By John Dodge
CHICAGO (CBS) — Examining Chicago by its racial divide, the city of neighborhoods is reduced to seven very distinct areas.
The map shown above is an American snapshot of racial diversity and population density. It was created by demographer Dustin Cable last summer.
Each color dot represents an individual U.S. resident, all 308,745,538 people counted in the 2010 U.S. Census. Users can zoom into the map any place in the United States. Orange=Hispanic; Red=Asian; Blue=White; Green=American American; Brown=Other races.
In Chicago, Hispanics populate three of those neighborhoods–two large areas on the Northwest Side and the Southwest Side and a smaller pocket on the far Southeast Side, near the Indiana border.
One African-American neighborhood splits the Hispanic areas on the West Side; the second neighborhood–the biggest in the city–fills most of the South and Southeast parts of the city.
Whites fill areas downtown and the Near North Side,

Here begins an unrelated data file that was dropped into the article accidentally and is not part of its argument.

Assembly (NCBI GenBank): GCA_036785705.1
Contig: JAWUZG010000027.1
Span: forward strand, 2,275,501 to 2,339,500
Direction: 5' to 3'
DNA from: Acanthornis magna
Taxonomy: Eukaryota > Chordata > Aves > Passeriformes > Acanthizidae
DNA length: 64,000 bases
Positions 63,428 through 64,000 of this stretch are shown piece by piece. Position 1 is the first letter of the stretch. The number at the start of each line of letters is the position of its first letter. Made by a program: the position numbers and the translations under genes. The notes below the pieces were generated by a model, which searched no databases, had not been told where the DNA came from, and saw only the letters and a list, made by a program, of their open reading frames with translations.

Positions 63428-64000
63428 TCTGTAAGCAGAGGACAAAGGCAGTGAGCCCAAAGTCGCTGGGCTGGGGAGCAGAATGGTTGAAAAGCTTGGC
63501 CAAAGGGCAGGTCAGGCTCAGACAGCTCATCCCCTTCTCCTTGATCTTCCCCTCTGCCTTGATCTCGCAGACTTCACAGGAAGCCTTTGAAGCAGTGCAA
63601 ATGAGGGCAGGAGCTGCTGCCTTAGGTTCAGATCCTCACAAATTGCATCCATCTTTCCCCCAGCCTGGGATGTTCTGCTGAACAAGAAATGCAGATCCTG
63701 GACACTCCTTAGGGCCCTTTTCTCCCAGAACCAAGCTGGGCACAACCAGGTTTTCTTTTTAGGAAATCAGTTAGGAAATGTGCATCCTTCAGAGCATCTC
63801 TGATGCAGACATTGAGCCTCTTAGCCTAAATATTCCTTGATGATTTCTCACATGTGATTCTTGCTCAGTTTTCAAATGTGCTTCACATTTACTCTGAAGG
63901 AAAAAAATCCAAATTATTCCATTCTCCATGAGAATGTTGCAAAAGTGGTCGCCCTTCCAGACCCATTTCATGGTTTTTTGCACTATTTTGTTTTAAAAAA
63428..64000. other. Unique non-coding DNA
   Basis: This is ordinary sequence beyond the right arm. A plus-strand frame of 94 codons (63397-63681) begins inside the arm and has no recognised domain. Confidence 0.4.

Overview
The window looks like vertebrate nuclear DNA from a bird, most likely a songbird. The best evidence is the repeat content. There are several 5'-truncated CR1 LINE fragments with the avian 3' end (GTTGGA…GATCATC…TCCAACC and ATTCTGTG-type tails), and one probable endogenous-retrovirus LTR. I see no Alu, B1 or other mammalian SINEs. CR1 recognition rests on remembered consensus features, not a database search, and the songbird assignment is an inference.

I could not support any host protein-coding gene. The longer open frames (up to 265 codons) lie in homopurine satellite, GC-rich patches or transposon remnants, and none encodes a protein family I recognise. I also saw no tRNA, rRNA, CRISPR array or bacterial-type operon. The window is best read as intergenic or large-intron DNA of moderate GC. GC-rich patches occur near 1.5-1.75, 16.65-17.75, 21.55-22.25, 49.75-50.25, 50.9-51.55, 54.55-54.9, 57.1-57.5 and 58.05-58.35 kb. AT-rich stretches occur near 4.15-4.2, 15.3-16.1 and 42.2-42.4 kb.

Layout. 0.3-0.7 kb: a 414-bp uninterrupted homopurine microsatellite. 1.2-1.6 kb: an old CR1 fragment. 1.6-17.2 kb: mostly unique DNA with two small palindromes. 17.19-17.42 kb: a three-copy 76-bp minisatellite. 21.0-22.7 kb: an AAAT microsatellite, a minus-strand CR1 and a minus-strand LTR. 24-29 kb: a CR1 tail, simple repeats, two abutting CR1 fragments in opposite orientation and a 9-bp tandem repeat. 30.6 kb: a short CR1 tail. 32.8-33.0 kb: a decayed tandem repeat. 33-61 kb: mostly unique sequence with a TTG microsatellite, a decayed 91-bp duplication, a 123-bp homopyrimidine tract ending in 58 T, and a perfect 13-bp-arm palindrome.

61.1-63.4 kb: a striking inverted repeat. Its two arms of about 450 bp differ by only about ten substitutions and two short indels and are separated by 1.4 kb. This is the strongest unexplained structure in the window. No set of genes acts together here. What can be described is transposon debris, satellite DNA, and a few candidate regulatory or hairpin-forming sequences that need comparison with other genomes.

Asians hold a densely populated area around Chinatown.
There is a notable diverse area on the South Side, a small square surrounding the University Of Chicago in Hyde Park
Western Avenue, which runs the entire length of the city from north to south, appears as an obvious East-West racial boundary.
On the North Side, the area is mostly white to the east of Western, and turns nearly all Hispanic a few blocks to the west.
Farther to the south, around Western and 55th Street, Hispanics predominate the area to the west of Western; African-Americans populate to the east.
Chicago has been a segregated city for decades, but having the ability to zoom into smaller areas makes this map more useful–if not simply fascinating.